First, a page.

iMovie Tutorial: Steps for Beginner

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iMovie Tutorial for BeginneriMovie is a video editing software application provided by for Mac and iOS. The software is free with all new Mac computers since 2003. And this article is iMovie Tutorial which suitable for Beginners starting a new video project.

iMovie imports video transcription using the FireWire interface on the computer’s USB port or on MiniDV format digital video cameras. That video editor also available to import video and photo files from a hard drive. We can edit some photos and video clips with adding titles, themes, music, and effects, including basic color correction and video enhancement tools and transitions such as fades and slides.

Best iMovie Tutorial for Beginner

Introduction to Basic

Editing in iMovie

This is a tutorial that introduce some of the basic editing skills in iMovie.

1. Starting a New Project

At the first of all, to start a new project, start on iMovie. We should be presented with a screen that looks like this:

iMovie Guidance

This is the Project List, and it will show us all of the projects that we have made in iMovie. If this is your first time using the program, then we might not see any projects listed in this window.

To create a new project, click on the Create New box, denoted by a large “plus” sign.

iMovie Guidance

Once we click, a drop down menu will appear. Select the Movie option.

iMovie Guidance

We will then be taken to the Project Interface, where you can begin importing footage and editing our movie.

iMovie Guidance

To name your project, click on the Projects Button in the upper left corner of iMovie. A popup box will appear, allowing us to name the project.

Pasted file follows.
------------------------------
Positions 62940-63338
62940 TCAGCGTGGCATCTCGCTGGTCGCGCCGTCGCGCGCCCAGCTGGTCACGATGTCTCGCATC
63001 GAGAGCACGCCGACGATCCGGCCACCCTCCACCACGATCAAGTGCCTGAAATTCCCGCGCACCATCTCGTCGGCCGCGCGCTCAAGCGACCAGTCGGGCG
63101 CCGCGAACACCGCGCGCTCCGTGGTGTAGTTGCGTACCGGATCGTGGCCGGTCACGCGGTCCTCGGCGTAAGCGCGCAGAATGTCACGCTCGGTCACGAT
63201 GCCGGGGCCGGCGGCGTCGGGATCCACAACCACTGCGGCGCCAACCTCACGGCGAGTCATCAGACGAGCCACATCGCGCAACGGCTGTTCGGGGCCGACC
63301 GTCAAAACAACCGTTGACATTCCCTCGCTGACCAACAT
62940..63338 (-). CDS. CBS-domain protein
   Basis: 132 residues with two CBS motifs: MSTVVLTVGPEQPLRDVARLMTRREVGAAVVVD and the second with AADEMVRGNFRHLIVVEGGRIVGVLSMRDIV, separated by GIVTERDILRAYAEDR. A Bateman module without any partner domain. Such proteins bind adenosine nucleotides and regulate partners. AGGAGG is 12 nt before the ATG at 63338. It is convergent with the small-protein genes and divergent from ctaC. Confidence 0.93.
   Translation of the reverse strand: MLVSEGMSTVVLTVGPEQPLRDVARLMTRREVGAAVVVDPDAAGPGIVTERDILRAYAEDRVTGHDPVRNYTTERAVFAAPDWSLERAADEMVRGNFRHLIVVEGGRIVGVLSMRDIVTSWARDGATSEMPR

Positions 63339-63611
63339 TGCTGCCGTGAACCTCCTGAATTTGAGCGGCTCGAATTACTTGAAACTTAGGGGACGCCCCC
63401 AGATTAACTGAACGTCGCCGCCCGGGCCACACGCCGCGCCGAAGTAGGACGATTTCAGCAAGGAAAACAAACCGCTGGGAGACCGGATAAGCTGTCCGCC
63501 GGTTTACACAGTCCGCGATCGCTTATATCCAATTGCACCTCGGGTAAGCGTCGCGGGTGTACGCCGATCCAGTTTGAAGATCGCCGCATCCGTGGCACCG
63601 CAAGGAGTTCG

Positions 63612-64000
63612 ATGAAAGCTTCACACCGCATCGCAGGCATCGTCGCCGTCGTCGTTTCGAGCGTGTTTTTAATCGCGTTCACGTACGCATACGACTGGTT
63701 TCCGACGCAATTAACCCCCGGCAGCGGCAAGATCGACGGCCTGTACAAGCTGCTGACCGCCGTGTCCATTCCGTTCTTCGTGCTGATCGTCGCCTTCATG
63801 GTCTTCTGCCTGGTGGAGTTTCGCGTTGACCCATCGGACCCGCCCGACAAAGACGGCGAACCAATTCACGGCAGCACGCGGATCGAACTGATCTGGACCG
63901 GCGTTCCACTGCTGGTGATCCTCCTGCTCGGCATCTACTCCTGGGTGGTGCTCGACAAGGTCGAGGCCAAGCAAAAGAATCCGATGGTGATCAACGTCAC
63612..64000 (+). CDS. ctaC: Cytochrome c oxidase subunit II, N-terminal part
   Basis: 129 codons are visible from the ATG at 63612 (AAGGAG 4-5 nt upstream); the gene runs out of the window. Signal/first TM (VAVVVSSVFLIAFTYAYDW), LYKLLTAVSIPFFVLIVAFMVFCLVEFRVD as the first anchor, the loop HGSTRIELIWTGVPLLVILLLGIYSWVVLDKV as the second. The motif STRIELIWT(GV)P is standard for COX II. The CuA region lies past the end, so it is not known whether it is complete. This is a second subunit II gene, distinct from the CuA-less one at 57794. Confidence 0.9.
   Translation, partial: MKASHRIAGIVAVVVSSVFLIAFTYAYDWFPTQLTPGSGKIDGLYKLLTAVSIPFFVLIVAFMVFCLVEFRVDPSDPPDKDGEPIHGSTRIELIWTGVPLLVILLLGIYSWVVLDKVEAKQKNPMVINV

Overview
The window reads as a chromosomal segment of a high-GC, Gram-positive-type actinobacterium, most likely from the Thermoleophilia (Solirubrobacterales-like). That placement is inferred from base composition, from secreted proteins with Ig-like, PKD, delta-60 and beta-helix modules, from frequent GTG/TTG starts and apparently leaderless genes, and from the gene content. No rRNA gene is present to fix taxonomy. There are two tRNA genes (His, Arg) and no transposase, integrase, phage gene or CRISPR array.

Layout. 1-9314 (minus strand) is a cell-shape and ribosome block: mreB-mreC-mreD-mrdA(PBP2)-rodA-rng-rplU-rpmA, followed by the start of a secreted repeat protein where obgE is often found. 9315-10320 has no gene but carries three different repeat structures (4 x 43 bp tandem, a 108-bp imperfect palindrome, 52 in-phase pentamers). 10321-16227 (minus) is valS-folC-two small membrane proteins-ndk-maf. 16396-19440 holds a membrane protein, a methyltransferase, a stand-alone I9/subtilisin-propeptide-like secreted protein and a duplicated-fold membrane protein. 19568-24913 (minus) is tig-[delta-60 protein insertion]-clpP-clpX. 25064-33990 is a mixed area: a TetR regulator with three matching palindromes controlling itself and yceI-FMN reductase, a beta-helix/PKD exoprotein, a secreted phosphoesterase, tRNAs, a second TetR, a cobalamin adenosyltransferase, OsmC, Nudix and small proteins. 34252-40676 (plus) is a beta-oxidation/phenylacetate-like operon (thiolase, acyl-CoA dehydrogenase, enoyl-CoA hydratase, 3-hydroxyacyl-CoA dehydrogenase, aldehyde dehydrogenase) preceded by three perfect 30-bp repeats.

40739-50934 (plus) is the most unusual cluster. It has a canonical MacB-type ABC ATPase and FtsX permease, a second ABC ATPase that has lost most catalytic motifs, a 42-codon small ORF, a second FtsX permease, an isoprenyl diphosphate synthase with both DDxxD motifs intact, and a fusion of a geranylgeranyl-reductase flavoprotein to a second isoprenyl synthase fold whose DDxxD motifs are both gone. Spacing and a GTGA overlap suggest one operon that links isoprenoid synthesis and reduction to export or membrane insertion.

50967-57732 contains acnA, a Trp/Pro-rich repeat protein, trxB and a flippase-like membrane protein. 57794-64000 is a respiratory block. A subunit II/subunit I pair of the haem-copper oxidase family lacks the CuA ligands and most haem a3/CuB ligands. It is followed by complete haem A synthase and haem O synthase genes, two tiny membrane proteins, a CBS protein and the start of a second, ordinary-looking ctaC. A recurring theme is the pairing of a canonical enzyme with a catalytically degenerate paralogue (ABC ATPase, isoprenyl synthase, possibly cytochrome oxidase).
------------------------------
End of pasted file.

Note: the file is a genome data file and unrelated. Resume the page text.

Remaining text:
iMovie Guidance

iMovie Guidance

Keep in mind that you can always rename our movie later from the Projects List.

To open your project again, double-click on your project in the Projects List.

Note: we will notice that there is no Save command under the File menu. This is because iMovie is Autosave at the regular intervals and does not require to manually save.


2. The Project Interface

iMovie Guidance

The first section in the top left third of iMovie is called the Event Library

iMovie Guidance

The Event Library workspace grants us access to all imported footage, functioning essentially like a media browser, and dividing our imported movies into folders called Events.

The next section is the bottom half of the interface and is called the Project workspace or Timeline.

iMovie Guidance

The Project workspace is where you can access and build your movie from the files you selected from the Event Libraryworkspace.

The section in the top right corner is called the Viewer.

iMovie Guidance

This Viewer window is where your footage will play as you edit and watch the clips in our Project workspace. We will also be able to make many different clip adjustments in this section of the interface by clicking the adjustment icons at the top of the Viewer.


3. Importing Files from Your Computer

To import video files from our computer, go to the top of the iMovie window and click the Import button, which is a downward pointing arrow.

IMovie Guidance